Jeb 'One of sixteen vestal virgins' Wright • April 2017 • Classic Rock Revisited • online here
Procol Harum is celebrating their fiftieth anniversary. Man…
that seems odd to type. That’s a freaking long time! What is even cooler
than that kind of longevity is the fact that this band is still interested
and capable of making a solid rock record while pushing their creative
boundaries. On 21 April Eagle Records will release Novum, an album
that drips with rock, blues and soul. This is the band's first studio album
in fourteen years, and this time around, there are many more guitar tracks
than perhaps in literally decades for Procol Harum. One cannot survive on
just a Hammond organ alone, you see ...
Fifty years ago the band was riding high on the massive and classic hit A Whiter Shade of Pale. This is one of ‘those’ songs that will live on – even longer than the band entering its sixth decade. A Whiter Shade of Pale is simply timeless. While Gary Brooker, the band’s founder, is the only original member still in the line-up since 2004, this band has some darn good musicians joining him including bassist Matt Pegg (Jethro Tull, Ian Brown), drummer Geoff Dunn (Jimmy Page, Dave Stewart, Van Morrison), guitarist Geoff Whitehorn (Roger Chapman, Paul Rodgers, Roger Daltrey) and Hammond organ player Josh Phillips (Pete Townsend and Midge Ure). Together, they are a true band and a musical force that will continue to give it their all until they have no more to give. Pete Brown (collaborated with Cream) takes over most of the lyric writing from long-time lyricist Keith Reid on this latest studio release, while the music was composed by the entire band, giving the compositions a new attitude.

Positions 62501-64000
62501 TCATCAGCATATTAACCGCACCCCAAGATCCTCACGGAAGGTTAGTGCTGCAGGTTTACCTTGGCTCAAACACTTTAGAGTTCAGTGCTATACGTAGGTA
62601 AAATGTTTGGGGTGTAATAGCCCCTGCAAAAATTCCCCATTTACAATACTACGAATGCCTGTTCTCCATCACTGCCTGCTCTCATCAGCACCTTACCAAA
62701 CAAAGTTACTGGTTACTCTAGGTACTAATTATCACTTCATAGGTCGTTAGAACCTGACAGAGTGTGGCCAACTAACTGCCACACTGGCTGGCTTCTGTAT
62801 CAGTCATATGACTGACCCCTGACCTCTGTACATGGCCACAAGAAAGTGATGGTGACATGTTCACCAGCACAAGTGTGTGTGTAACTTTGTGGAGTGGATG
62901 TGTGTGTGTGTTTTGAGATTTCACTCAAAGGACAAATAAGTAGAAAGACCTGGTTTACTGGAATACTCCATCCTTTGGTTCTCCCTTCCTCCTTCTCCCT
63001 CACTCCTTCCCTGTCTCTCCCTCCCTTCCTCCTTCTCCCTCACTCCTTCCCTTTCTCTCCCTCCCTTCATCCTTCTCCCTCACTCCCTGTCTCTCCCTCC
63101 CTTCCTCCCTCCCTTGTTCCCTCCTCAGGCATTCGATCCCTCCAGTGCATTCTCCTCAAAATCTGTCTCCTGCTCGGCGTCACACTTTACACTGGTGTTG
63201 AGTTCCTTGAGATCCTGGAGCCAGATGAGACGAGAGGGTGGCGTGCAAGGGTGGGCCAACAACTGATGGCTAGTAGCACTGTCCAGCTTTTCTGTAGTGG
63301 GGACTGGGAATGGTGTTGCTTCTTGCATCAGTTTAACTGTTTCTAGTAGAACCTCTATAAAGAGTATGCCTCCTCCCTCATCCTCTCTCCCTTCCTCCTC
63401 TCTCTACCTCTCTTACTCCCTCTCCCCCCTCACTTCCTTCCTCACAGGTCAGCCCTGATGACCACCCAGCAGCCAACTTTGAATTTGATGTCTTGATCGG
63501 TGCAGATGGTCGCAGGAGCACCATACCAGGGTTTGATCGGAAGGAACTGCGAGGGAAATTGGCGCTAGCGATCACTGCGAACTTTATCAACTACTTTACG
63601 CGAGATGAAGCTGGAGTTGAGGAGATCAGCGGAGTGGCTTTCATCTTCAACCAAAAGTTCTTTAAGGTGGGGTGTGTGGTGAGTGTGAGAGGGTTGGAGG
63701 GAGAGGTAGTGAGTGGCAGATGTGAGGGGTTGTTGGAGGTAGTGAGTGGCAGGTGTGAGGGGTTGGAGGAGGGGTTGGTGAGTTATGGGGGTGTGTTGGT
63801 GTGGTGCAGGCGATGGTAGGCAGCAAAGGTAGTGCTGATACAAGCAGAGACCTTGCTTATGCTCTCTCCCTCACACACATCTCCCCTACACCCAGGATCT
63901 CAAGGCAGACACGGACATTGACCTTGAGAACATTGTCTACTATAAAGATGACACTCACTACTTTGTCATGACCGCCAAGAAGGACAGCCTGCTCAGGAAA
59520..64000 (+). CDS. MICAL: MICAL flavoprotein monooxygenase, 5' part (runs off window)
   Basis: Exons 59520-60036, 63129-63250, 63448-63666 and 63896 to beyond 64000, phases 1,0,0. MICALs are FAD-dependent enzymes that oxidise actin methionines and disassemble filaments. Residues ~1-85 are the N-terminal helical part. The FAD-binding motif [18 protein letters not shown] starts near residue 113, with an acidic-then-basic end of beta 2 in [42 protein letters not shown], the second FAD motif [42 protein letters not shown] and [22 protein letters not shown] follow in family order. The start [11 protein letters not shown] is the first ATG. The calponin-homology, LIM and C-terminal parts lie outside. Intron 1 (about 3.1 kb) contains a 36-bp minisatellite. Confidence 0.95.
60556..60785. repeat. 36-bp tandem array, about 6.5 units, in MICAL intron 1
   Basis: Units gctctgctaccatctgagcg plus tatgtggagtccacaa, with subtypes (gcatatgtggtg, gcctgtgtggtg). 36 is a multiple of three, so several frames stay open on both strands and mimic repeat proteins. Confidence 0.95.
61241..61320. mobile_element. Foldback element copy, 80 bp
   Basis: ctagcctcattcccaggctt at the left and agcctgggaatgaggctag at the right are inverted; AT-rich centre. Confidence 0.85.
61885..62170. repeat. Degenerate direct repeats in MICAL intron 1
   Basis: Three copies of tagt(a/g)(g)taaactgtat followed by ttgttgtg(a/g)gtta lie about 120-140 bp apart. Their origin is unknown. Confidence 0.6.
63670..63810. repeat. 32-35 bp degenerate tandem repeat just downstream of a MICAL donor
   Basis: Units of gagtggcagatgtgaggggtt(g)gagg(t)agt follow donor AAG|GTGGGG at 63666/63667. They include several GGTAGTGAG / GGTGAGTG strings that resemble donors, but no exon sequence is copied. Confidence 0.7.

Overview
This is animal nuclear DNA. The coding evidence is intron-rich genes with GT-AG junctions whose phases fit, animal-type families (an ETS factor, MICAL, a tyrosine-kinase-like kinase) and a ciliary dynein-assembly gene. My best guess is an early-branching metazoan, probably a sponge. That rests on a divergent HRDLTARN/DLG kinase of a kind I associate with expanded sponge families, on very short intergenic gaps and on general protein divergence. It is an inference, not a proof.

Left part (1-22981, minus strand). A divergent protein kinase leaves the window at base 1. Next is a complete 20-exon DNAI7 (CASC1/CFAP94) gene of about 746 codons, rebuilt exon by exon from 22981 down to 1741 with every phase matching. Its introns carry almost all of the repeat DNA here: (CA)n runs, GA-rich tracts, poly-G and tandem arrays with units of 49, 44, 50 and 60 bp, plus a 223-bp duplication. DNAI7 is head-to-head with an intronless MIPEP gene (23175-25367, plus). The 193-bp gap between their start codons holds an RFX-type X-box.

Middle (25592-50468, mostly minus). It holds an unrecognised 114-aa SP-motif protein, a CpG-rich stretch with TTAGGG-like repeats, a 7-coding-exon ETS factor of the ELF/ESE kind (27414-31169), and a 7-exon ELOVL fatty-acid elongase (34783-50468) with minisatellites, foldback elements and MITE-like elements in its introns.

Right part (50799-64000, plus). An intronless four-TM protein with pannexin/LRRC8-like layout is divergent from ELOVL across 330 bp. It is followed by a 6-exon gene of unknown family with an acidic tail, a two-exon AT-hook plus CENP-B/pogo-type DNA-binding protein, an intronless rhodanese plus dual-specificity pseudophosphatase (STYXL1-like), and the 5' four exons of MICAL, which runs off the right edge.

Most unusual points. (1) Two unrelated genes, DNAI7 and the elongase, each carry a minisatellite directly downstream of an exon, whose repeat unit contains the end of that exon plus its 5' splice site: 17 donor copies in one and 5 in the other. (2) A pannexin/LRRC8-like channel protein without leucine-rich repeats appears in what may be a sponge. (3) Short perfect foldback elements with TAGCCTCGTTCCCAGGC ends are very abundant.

I Told on You, Last Chance Motel and Image of the Beast are the first three tracks that begin the album [sic] (and yes, this latest effort will be released on vinyl), each song more polished and clever than the one before. The single Sunday Morning (released 7 April) may be more of what long-term fans want to hear and expect from the symphonic / progressive band ... but trust me on this one, the band as a unit makes this release one of the most complete albums by any line-up under this name. It is a mature, solid, and, for lack of a better word, groovy sort of listening experience. In other words, it is music made for music’s sake and nothing more. There is no one left to impress after fifty years. There is no chance of getting on FM radio in the USA. There is only the art and the craft of making music and that is what Brooker & Company are concerned about here.
|About the album||Get Novum: Amazon UK / Amazon USA|
Procol Harum albums